Tag Archives: Jews

Korach and a Change in Leadership


KorachKorach   art by Laya Crust

I Samuel 11:14- 12:22

Samuel (prophet and judge) 1070 – 970 B.C.E

This Torah reading tells how Korach, a Levi, led a group of people and confronted Moses. They wanted to know why Moses and Aaron were so special and they wanted a change in leadership. The accompanying haftarah is also about a call for change in leadership.

Samuel was prophet and judge and as things turned out he was to be the last of the judges of Israel. The Israelites asked for a King so that they would be like the neighbouring nations. In this haftarah Samuel reluctantly anointed Saul as the first King of Israel. He reminded the people of all that God had done for them, and how he himself had been an honest and caring prophet and leader. He told the children of Israel that if they did not listen to God and obey His commandments they would be punished.

The image I painted shows Samuel advising Saul.  My painting is based on a woodcut in a book from Southern Germany, 1450 called “Meshal ha-Kadmoni” (The Ancient Proverb) written by  Isaac ben Solomon ibn Abi Sahulah.  He was born in 1244 and lived in Guadalajara, in Castile. Isaac ben Solomon was worried about the influence of secular writings on his fellow Jews.  He noted that Jews were reading and being influenced by non-Jewish books. For example The Voyages of Sinbad the Sailor  and Kalila and Dimna- fables from India- were translated into Hebrew and read extensively by Jews in the Middle Ages. Below are two illustrations from an edition of Kalila and Dimna dated 1210 CE.

               

To counter the effects of these non-Jewish texts Isaac wrote his own book of  stories, poems, fables and parables. The book was illustrated with miniatures and wood cuts. The “Meshal ha-Kadmoni” was so popular it was reprinted six times in Hebrew and nine times in Yiddish! It was a popular book, but of course it didn’t stop Jews from reading and loving secular literature.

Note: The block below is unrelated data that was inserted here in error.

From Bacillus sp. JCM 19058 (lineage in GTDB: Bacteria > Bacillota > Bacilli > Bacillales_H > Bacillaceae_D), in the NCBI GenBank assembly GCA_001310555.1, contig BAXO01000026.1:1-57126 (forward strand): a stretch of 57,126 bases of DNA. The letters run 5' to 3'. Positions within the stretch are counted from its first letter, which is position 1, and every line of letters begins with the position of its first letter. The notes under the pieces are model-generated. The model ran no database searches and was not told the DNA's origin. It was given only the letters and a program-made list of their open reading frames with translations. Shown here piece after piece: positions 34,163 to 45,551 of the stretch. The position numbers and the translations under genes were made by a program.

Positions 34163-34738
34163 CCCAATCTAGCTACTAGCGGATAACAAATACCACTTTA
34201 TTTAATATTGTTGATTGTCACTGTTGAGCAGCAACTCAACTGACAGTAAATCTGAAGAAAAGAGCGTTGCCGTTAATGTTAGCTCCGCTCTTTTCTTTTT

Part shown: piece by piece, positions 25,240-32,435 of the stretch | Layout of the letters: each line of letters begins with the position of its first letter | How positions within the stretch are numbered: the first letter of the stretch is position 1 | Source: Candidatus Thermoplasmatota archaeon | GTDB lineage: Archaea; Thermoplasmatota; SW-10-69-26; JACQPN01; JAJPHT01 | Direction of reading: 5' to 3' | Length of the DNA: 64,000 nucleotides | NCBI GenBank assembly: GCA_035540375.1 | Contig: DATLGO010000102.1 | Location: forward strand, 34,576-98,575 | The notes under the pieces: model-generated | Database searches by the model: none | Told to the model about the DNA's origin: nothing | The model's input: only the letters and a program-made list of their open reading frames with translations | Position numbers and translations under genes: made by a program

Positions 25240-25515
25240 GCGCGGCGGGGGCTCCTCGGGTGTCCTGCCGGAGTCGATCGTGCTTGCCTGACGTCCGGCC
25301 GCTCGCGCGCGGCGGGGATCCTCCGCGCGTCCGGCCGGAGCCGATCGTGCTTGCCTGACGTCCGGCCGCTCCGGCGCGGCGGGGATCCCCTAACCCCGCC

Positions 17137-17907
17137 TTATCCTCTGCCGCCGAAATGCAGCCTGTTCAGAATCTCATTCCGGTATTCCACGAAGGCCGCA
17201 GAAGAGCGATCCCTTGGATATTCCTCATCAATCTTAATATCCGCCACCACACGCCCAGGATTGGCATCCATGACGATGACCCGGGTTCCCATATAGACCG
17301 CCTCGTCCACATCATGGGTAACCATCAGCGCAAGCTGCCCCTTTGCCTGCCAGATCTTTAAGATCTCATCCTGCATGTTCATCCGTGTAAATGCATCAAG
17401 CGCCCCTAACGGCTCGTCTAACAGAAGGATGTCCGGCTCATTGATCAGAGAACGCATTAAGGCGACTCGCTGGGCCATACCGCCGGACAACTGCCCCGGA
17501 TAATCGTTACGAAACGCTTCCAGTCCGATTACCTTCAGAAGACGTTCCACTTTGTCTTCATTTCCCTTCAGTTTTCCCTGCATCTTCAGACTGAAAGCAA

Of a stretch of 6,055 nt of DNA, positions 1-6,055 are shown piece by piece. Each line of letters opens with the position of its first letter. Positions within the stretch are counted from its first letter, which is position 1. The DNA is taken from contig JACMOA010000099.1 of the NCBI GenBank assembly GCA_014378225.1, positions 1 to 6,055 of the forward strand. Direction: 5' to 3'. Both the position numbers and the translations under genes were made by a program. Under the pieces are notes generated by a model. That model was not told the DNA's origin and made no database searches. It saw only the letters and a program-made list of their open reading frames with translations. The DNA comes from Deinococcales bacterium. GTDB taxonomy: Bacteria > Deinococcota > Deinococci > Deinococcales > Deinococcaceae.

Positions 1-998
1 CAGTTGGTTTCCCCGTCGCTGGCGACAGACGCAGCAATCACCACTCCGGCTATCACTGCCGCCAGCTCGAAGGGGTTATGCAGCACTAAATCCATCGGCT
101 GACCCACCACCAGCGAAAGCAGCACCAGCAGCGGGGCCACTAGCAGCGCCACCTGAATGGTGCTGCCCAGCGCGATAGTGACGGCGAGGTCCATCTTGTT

Samuel was concerned that the people were going to turn away from God; that they would subconsciously conclude that because they had anointed a King as leader of their country they could ignore God’s commandments. Samuel wanted to remind the people that their fate would always be in God’s power. It was the wheat harvest season. After Samuel was finished speaking he called to God, asking for thunder and rain When the thunderstorm came the show of force the frightened Israelites. They realized, “…we have added to all our sins to request a King for ourselves…” (Ch 12 v.19).  Although they admitted their error the statement did not prevent the Israelites from sinning against God as they continued their lives.

People are always looking for a change in power. When the leader is a good leader it is the forces of extremism or selfishness that want to change the status quo. When someone with poor vision or evil intentions is at the helm those with good leadership abilities must try to change the direction of politics. It is important element to have the wisdom to recognize good leadership and bad leadership, and to further the goodness.  Let’s all hope for good directions in this crazy world of crazy leadership that just seems to get crazier.

Have a good Shabbat,

Laya

 

 

Advertisements

2 Comments

Filed under Uncategorized

Shemini- Flames of God

shemini“Shemini” by Laya Crust

Parshat Shemini is an unexpected combination of two very different narratives. The first half of the parsha focuses on the sacrifices Aaron and the priests offered to God to make atonement for themselves and the children of Israel. Aaron and his sons had spent weeks spiritually purifying themselves for these important offerings. The second half of the reading describes which animals are kosher and which animals are not. Why would these two very different subjects be combined in the same weekly reading?